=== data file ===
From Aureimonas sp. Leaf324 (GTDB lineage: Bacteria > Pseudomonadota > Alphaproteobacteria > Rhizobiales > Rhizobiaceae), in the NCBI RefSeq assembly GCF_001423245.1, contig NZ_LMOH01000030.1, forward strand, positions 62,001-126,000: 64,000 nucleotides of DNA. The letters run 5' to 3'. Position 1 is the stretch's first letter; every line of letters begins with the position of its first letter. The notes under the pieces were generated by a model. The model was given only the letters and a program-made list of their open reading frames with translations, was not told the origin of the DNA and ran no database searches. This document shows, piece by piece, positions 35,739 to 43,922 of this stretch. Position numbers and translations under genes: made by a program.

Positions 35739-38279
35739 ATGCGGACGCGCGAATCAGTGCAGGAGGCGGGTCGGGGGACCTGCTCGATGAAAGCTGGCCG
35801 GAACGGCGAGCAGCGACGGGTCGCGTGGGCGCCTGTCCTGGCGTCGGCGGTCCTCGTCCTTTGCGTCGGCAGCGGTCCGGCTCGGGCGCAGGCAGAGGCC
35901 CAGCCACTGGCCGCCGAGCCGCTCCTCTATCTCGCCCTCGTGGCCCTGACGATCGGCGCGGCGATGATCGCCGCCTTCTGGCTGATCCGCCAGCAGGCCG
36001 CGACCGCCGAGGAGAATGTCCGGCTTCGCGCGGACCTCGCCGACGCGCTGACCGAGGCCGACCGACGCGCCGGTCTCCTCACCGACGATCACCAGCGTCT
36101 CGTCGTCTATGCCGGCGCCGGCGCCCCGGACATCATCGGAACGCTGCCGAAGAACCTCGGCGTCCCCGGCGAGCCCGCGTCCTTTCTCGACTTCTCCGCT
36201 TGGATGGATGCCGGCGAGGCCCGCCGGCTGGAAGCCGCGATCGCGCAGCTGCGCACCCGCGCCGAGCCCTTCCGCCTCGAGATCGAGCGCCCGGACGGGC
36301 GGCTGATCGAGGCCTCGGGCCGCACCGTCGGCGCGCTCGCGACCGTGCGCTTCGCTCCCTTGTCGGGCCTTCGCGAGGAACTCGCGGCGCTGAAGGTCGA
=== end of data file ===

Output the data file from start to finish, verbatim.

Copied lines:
From Aureimonas sp. Leaf324 (GTDB lineage: Bacteria > Pseudomonadota > Alphaproteobacteria > Rhizobiales > Rhizobiaceae), in the NCBI RefSeq assembly GCF_001423245.1, contig NZ_LMOH01000030.1, forward strand, positions 62,001-126,000: 64,000 nucleotides of DNA. The letters run 5' to 3'. Position 1 is the stretch's first letter; every line of letters begins with the position of its first letter. The notes under the pieces were generated by a model. The model was given only the letters and a program-made list of their open reading frames with translations, was not told the origin of the DNA and ran no database searches. This document shows, piece by piece, positions 35,739 to 43,922 of this stretch. Position numbers and translations under genes: made by a program.

Positions 35739-38279
35739 ATGCGGACGCGCGAATCAGTGCAGGAGGCGGGTCGGGGGACCTGCTCGATGAAAGCTGGCCG
35801 GAACGGCGAGCAGCGACGGGTCGCGTGGGCGCCTGTCCTGGCGTCGGCGGTCCTCGTCCTTTGCGTCGGCAGCGGTCCGGCTCGGGCGCAGGCAGAGGCC
35901 CAGCCACTGGCCGCCGAGCCGCTCCTCTATCTCGCCCTCGTGGCCCTGACGATCGGCGCGGCGATGATCGCCGCCTTCTGGCTGATCCGCCAGCAGGCCG
36001 CGACCGCCGAGGAGAATGTCCGGCTTCGCGCGGACCTCGCCGACGCGCTGACCGAGGCCGACCGACGCGCCGGTCTCCTCACCGACGATCACCAGCGTCT
36101 CGTCGTCTATGCCGGCGCCGGCGCCCCGGACATCATCGGAACGCTGCCGAAGAACCTCGGCGTCCCCGGCGAGCCCGCGTCCTTTCTCGACTTCTCCGCT
36201 TGGATGGATGCCGGCGAGGCCCGCCGGCTGGAAGCCGCGATCGCGCAGCTGCGCACCCGCGCCGAGCCCTTCCGCCTCGAGATCGAGCGCCCGGACGGGC
36301 GGCTGATCGAGGCCTCGGGCCGCACCGTCGGCGCGCTCGCGACCGTGCGCTTCGCTCCCTTGTCGGGCCTTCGCGAGGAACTCGCGGCGCTGAAGGTCGA